Sometimes you really don’t want your programs telling you (in they’re own little way) “hey you misspelled that” or “that’s not the proper way to say that.” Remember, computers are only as smart as the info given them. Sometimes, it’s as simple as three possible options could be correct and it doesn’t know which one YOU want, so the program marks it to get your attention. Now if you’re using a word or a phrase that the system doesn’t recognize as correct, it will give you that little red squiggly underline letting you know something is wrong/should be checked. For example, the program is telling me that AutoCorrection is misspelled, but this is the name for the action. So, HOW do you get the various programs to stop doing that? Well the following are the steps for Word, Outlook and PowerPoint for turning off the automatic spell and grammar checking. Word 2007
1. In the upper left corner, click the Microsoft Office Button, and then Word Options.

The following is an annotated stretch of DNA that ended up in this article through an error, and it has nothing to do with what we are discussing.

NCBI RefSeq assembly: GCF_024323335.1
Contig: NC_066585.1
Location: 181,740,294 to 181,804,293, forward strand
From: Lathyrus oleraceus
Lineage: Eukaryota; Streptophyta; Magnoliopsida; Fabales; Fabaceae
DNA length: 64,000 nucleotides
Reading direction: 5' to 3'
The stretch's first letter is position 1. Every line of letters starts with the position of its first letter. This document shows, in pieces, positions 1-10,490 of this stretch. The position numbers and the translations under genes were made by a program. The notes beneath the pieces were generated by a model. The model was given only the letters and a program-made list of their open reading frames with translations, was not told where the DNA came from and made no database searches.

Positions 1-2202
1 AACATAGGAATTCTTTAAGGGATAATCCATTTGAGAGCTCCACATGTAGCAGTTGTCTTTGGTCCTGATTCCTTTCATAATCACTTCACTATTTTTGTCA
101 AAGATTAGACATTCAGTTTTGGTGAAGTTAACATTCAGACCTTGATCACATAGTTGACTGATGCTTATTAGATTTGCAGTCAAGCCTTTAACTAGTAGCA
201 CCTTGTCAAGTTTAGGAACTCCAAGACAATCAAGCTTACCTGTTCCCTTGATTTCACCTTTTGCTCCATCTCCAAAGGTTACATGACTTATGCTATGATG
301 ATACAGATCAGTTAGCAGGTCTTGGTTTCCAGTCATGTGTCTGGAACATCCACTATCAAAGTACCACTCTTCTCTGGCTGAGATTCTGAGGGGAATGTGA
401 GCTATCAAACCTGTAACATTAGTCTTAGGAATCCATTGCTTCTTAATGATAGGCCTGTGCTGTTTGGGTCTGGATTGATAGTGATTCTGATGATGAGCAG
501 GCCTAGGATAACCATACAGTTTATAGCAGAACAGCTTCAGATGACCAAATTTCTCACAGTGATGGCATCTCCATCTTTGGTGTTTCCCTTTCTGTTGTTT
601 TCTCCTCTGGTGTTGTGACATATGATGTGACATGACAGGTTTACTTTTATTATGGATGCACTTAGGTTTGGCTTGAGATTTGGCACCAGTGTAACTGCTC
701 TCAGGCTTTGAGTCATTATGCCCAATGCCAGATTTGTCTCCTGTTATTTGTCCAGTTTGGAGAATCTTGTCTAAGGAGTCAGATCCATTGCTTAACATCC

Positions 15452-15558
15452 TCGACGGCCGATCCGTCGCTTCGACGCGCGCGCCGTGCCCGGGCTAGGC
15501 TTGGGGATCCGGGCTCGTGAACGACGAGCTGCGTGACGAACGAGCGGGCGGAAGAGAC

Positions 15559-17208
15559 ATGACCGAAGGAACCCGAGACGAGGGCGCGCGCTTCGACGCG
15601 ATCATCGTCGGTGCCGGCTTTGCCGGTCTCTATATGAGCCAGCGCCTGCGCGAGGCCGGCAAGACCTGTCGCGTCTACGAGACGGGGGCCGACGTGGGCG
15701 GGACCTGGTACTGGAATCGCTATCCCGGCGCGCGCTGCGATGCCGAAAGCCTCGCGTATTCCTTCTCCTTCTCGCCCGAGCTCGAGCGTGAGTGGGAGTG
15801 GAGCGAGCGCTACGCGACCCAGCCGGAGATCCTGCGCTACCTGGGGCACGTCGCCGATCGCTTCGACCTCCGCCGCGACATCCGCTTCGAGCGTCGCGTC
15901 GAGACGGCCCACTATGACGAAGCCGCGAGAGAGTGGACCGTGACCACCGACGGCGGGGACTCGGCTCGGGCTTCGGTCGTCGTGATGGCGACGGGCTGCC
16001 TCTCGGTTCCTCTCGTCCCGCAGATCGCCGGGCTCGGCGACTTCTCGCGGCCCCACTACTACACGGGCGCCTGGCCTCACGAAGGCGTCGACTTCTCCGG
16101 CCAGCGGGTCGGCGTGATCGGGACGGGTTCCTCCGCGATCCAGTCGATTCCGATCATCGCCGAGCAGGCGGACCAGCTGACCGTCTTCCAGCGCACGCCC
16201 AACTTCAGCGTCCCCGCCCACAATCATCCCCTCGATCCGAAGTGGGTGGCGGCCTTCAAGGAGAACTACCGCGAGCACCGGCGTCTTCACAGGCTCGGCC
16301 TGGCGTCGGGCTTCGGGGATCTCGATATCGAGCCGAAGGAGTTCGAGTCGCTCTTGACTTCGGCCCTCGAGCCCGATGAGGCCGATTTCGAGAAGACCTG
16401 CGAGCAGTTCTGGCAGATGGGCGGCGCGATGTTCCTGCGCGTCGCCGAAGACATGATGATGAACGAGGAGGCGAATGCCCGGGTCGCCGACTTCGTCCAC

2. Go to Proofing.
3. Unselect the Check spelling as you type check box.
4. Same with the Check grammar as you type check box.
IMPORTANT: The Check spelling as you type and Check grammar as you type settings will affect your open documents in Word 2007. If other people use the documents, you may want to notify them that you made this change. No sense in making others wonder where the auto correction options went – they may count on that part of the program! Outlook 2007
1. On the Tools menu, click Options.
2. Go to the Spelling tab, and click Spelling and AutoCorrection.
3. Deselect the Check spelling as you type check box.
4. Then deselect the Check grammar as you type check box.
1. As in Word, go to the Microsoft Office Button, and then PowerPoint Options.
2. Go to Proofing.
3. Deselect the Hide spelling errors check box.
4. Deselect the Check spelling as you type check box.
Of course, if you decide you miss those little hints as you type, then just go back and re-set them. It’s amazing what one can get used to and miss when it’s gone. To find more hints like this, you can get them on my website to find my Tidbits of Help, and more about how I can be of service to you.
Research compiled and written by Liz LaClair, President of Virtually Helps, LLC.